A Utopian view

The Oklahoman - - OPINION -

Pryce Mich­ener (Point of View, Oct. 7) paints a Utopian view of the sin­gle-payer so­lu­tion to health care, with­out re­gard to its short­com­ings. Cur­rent tax­payer­fi­nanced med­i­cal pro­grams make up $1.5 tril­lion of an an­nual $4 tril­lion bud­get, and cover 70 mil­lion peo­ple. Th­ese pro­grams gen­er­ally cover 80 per­cent of the cost to the pa­tient, so we would have to in­crease that amount to $1.8 tril­lion to make the cur­rent pro­grams “free.” To cover all Amer­i­cans in a pop­u­la­tion of 325 mil­lion, the to­tal cost of sin­gle-payer would be over $8 tril­lion an­nu­ally, re­quir­ing a tripling of an al­ready un­der­funded fed­eral bud­get. The re­quired tax bur­den would put most Amer­i­cans in poverty.

The next prob­lem is ei­ther to re­duce the per­cent­age that the pro­gram pays (like Medi­care), or limit what the pro­gram cov­ers to at­tempt to make it af­ford­able. The Bri­tish and Cana­dian health care both put re­stric­tions on spe­cial­ist treat­ment and elec­tive surgery, with pa­tients wait­ing months or years for knee re­place­ment as one ex­am­ple. Lim­its on the cost of med­i­ca­tions mean some health problems are re­stricted to med­i­ca­tions less than ideal. Nei­ther of th­ese types of re­stric­tions meets Mich­ener’s idyl­lic view of sin­gle-payer.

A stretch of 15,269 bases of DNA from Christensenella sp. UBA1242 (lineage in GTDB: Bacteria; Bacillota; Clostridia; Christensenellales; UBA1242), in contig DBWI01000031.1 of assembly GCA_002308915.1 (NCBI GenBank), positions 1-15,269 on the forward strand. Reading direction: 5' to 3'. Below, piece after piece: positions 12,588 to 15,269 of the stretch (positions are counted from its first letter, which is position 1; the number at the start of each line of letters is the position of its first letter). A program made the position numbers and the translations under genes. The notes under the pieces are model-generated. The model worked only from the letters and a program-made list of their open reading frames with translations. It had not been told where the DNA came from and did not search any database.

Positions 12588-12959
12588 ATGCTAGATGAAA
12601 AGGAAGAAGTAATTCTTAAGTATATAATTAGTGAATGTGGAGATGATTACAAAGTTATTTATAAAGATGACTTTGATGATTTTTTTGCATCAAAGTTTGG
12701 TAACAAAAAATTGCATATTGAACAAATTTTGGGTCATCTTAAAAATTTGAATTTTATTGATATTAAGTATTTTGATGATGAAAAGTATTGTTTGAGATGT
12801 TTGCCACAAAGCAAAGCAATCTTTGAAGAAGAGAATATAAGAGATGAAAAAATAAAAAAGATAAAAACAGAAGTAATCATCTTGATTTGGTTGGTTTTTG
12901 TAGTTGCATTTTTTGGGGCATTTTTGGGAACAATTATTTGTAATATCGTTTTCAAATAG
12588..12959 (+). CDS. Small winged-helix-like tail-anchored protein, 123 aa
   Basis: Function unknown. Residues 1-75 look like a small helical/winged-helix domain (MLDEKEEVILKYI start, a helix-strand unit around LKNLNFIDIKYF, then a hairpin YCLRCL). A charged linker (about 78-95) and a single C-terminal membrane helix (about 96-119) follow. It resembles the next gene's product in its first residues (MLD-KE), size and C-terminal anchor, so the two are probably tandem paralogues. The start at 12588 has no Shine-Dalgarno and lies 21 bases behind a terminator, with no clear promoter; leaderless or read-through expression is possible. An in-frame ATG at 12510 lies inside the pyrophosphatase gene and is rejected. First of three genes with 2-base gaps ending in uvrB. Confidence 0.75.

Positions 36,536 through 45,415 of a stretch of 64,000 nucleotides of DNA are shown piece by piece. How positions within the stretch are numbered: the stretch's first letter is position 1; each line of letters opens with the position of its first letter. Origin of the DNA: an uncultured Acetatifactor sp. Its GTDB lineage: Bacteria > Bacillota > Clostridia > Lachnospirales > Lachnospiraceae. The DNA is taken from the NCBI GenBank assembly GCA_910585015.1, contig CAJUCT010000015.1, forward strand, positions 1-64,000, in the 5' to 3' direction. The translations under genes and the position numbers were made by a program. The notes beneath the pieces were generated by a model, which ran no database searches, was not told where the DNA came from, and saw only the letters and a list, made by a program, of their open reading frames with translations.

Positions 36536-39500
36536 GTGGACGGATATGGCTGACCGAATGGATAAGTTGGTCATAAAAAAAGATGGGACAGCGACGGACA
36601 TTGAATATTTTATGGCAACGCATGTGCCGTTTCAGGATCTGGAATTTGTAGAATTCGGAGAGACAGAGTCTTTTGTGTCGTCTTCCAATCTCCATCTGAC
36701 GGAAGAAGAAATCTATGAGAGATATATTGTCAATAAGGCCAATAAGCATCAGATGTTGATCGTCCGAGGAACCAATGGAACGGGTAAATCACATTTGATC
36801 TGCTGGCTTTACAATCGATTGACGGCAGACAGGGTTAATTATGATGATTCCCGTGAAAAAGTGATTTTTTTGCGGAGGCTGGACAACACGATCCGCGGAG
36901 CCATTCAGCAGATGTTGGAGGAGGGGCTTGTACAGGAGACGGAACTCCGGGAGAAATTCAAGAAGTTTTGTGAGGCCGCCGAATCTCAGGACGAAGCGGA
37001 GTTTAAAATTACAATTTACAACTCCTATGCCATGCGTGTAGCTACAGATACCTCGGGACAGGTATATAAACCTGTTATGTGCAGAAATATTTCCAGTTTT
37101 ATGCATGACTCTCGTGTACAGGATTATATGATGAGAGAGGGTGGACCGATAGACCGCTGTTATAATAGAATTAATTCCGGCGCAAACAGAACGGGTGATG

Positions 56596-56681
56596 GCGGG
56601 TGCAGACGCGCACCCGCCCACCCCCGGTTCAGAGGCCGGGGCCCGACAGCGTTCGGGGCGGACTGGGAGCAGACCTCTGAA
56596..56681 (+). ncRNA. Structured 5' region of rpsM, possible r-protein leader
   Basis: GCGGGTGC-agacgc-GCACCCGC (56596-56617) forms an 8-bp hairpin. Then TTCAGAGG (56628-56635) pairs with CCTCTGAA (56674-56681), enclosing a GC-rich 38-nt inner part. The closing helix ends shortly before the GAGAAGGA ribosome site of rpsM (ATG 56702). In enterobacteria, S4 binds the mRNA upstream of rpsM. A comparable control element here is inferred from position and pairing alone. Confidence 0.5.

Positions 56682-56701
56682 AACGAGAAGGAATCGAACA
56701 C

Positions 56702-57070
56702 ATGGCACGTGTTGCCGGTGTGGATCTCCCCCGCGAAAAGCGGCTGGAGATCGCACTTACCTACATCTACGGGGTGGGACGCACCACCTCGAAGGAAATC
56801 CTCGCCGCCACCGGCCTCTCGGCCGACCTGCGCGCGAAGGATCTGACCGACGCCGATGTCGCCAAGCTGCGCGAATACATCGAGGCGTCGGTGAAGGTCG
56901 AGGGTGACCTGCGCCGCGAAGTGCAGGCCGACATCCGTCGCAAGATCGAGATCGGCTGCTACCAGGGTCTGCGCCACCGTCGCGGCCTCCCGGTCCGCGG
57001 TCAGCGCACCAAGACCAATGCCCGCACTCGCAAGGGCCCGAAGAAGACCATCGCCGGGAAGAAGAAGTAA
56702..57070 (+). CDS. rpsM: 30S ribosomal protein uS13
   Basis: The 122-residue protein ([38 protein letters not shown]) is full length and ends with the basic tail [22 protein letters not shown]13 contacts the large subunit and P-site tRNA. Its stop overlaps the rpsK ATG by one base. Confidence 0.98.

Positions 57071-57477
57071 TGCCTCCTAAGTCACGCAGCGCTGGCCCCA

A real so­lu­tion would be to cut the govern­ment and the in­sur­ers out of the pic­ture by al­low­ing the med­i­cal com­mu­nity to of­fer sub­scriber con­tracts that cover all care. Elim­i­nat­ing the mid­dle man would lower the cost of care and re­store the doc­tor-pa­tient re­la­tion­ship.

Charles P. (Pat) Kelley, Ok­la­homa City

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